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No More Dancing: Seahawks Can't Let Russell Wilson Drama Cloud Offseason Again

Russell Wilson wants out of Seattle. Or he doesn't. Either way, the star quarterback and franchise must figure out if their partnership will continue into 2022 quickly to avoid speculation negatively impacting the rest of the offseason.

Here we go again...

If you take the latest reports from national media at face value, Russell Wilson may not want to play for the Seahawks in 2022. Or he may want to. The Seahawks may be open to the possibility of moving the star quarterback. Or they may not.

On one hand, respected ESPN insider Chris Mortenson reported Seattle planned to bring back coach Pete Carroll, general manager John Schneider, and Wilson next season. On the other hand, NFL Network insider Ian Rapoport reported Wilson wanted to "explore his options" in regard to other potential teams that may provide a better chance for him to compete for championships.

Sound familiar? This is the type of leveraging Wilson and his agent Mark Rodgers deployed last offseason as trade rumors surrounded the quarterback. One year later, it appears they are following the same playbook, setting the table for another drawn out, drama-filled offseason in the Pacific Northwest.

In what has become an annual charade, Wilson continued to dance around speculation about his NFL future in the closing weeks of the season as masterfully as he has dodged oncoming pass rushers for a decade. On numerous occasions, he has reiterated he would like to stay with the Seahawks, but his usage of strategically chosen verbiage that would make a politician envious has kept the door open for playing elsewhere.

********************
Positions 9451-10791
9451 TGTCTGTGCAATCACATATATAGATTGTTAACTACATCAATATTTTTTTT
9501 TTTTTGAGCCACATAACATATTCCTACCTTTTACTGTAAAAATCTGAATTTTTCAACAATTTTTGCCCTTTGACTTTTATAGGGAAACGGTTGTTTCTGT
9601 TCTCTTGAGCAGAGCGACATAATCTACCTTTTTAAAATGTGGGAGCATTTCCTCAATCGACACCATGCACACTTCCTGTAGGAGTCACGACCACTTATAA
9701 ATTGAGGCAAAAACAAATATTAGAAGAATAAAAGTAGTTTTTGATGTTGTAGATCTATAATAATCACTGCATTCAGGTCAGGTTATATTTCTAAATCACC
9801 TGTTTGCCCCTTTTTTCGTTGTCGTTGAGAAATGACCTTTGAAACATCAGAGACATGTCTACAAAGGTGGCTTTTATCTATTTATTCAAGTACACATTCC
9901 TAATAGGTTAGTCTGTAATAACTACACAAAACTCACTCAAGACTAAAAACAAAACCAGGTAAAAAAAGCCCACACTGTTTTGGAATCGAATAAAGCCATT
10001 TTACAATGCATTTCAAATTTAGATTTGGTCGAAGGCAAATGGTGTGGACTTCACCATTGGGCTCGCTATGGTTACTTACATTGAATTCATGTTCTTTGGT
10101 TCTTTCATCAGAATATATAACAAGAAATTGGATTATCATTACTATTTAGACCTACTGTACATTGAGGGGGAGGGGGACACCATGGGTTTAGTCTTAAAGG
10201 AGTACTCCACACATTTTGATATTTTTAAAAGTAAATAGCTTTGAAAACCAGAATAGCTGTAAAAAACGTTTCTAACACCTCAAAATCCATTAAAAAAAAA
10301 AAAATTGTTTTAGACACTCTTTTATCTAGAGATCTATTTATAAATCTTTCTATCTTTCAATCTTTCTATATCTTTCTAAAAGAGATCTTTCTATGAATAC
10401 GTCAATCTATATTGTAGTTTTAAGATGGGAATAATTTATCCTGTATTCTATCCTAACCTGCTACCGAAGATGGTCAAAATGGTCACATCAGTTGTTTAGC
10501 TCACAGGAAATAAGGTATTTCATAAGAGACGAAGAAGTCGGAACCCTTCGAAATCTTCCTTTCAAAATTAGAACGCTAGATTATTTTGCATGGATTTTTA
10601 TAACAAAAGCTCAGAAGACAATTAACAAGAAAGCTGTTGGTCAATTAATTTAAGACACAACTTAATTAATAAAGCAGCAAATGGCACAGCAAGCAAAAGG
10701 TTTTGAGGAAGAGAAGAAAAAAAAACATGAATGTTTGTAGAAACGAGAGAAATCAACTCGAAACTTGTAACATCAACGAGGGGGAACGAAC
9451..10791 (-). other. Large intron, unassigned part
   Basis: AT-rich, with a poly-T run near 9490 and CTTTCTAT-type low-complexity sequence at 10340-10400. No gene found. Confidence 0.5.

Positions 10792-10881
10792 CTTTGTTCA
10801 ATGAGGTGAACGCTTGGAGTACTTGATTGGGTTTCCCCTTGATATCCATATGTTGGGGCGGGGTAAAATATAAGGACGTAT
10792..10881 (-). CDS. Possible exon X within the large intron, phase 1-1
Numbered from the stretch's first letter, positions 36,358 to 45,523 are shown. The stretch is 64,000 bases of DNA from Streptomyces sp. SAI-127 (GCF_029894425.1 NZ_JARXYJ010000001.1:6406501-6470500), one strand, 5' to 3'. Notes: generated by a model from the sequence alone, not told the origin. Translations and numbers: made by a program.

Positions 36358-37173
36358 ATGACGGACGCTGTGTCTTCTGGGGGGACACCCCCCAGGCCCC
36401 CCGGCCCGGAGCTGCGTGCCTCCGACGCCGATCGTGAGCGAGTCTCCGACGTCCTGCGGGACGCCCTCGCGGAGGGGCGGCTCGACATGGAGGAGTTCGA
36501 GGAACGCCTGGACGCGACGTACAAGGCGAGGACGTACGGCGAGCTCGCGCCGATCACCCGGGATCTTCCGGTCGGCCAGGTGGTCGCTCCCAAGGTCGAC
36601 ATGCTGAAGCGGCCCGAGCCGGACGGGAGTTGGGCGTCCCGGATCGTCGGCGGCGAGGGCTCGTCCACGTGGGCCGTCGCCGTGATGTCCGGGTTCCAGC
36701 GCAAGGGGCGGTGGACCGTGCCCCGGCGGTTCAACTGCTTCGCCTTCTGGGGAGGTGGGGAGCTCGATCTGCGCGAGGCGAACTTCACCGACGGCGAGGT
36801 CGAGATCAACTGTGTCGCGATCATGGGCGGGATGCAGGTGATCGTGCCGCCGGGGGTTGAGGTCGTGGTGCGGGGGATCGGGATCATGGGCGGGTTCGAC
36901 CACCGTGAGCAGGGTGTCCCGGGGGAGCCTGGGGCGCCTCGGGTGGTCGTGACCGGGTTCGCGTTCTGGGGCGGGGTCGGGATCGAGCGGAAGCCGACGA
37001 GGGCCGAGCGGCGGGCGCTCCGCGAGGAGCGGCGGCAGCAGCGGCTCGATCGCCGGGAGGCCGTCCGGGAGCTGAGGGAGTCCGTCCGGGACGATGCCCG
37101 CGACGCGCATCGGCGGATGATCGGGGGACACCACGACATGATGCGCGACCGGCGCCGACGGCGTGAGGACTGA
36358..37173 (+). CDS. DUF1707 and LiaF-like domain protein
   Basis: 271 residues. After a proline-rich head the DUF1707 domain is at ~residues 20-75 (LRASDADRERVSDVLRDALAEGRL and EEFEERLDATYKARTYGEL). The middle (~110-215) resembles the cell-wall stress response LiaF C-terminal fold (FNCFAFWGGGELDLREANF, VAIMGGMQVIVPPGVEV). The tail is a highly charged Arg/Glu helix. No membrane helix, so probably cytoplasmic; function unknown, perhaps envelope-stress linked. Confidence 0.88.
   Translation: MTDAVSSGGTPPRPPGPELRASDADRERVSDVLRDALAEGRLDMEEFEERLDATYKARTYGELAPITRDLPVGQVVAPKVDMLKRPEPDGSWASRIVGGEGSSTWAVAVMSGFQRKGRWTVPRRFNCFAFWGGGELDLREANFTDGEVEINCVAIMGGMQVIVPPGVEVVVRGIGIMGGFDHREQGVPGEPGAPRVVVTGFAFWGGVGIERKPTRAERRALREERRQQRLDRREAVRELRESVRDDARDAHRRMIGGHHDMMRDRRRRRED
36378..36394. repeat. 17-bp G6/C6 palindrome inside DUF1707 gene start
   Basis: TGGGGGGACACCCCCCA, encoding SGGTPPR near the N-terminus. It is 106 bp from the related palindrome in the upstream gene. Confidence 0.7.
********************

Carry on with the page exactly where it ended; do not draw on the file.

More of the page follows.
"My goal is to win more Super Bowls and my plan is to win them here. It's that simple," Wilson said prior to Seattle's season finale in Arizona. "There’s nothing else really other than that.”

Behind the scenes, as he did last spring when he provided ESPN with four teams Wilson would be willing to waive his no-trade clause to play for, Rodgers looks to already be hard at work trying to drum up interest league-wide. As Rapoport reported, the player hasn't demanded a trade and it remains unknown whether or not he will in coming weeks.

For his part, during a recent interview with Aaron Levine of FOX 13 Seattle, Carroll seemed to acknowledge that an offseason similar to the last one in regard to Wilson could be on tap.

"Whatever is there, we got to exhaust every opportunity for our club and right from the owner, she wants us to take a look at every single opportunity to better the franchise," Carroll told Levine on Thursday. "That's what we do. It's going to take us some time to put it all together and we have a lot of difficult decisions to make this year."

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At this point, however, after the status of a disenchanted Wilson hung over the franchise like a storm cloud ready to burst at any moment last spring, Carroll and the Seahawks can't afford for the same situation to play out over the next few months again. Entering a critical offseason after a last place finish in the NFC West, they need to know whether their franchise quarterback is truly bought in or not before proceeding to free agency and the draft.

Coming off a disappointing seven-win season, Seattle obviously needs to make some significant changes bolstering its roster. At his end of final press conference last Monday, Carroll pointed to the pass rush as an emphasized area of improvement and the team also has three starting roles currently left vacant along the heavily scrutinized offensive line charged with protecting Wilson.